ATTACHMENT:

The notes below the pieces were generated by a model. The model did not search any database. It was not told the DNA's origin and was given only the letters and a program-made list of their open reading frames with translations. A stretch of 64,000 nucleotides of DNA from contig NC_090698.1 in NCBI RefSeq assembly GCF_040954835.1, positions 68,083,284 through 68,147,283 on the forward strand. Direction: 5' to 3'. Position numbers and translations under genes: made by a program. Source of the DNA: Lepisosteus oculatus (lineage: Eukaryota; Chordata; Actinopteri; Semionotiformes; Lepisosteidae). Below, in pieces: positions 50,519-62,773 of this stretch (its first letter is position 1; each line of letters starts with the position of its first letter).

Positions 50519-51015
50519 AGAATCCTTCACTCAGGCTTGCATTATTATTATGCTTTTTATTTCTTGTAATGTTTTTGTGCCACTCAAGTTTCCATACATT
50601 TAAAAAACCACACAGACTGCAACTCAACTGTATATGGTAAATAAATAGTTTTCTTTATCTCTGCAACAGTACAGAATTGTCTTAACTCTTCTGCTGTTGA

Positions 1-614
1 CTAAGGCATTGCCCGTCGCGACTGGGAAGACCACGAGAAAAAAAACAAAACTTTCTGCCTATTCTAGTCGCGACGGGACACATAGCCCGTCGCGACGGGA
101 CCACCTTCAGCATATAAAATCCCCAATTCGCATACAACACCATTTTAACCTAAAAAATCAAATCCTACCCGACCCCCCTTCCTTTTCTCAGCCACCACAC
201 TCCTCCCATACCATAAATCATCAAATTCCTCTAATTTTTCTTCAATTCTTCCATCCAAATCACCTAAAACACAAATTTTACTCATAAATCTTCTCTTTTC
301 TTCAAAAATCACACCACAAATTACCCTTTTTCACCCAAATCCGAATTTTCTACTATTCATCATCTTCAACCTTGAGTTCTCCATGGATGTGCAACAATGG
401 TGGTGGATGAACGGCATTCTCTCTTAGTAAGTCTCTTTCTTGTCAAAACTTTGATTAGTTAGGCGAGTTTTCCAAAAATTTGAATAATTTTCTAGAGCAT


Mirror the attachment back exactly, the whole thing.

The notes below the pieces were generated by a model. The model did not search any database. It was not told the DNA's origin and was given only the letters and a program-made list of their open reading frames with translations. A stretch of 64,000 nucleotides of DNA from contig NC_090698.1 in NCBI RefSeq assembly GCF_040954835.1, positions 68,083,284 through 68,147,283 on the forward strand. Direction: 5' to 3'. Position numbers and translations under genes: made by a program. Source of the DNA: Lepisosteus oculatus (lineage: Eukaryota; Chordata; Actinopteri; Semionotiformes; Lepisosteidae). Below, in pieces: positions 50,519-62,773 of this stretch (its first letter is position 1; each line of letters starts with the position of its first letter).

Positions 50519-51015
50519 AGAATCCTTCACTCAGGCTTGCATTATTATTATGCTTTTTATTTCTTGTAATGTTTTTGTGCCACTCAAGTTTCCATACATT
50601 TAAAAAACCACACAGACTGCAACTCAACTGTATATGGTAAATAAATAGTTTTCTTTATCTCTGCAACAGTACAGAATTGTCTTAACTCTTCTGCTGTTGA

Positions 1-614
1 CTAAGGCATTGCCCGTCGCGACTGGGAAGACCACGAGAAAAAAAACAAAACTTTCTGCCTATTCTAGTCGCGACGGGACACATAGCCCGTCGCGACGGGA
101 CCACCTTCAGCATATAAAATCCCCAATTCGCATACAACACCATTTTAACCTAAAAAATCAAATCCTACCCGACCCCCCTTCCTTTTCTCAGCCACCACAC
201 TCCTCCCATACCATAAATCATCAAATTCCTCTAATTTTTCTTCAATTCTTCCATCCAAATCACCTAAAACACAAATTTTACTCATAAATCTTCTCTTTTC
301 TTCAAAAATCACACCACAAATTACCCTTTTTCACCCAAATCCGAATTTTCTACTATTCATCATCTTCAACCTTGAGTTCTCCATGGATGTGCAACAATGG
401 TGGTGGATGAACGGCATTCTCTCTTAGTAAGTCTCTTTCTTGTCAAAACTTTGATTAGTTAGGCGAGTTTTCCAAAAATTTGAATAATTTTCTAGAGCAT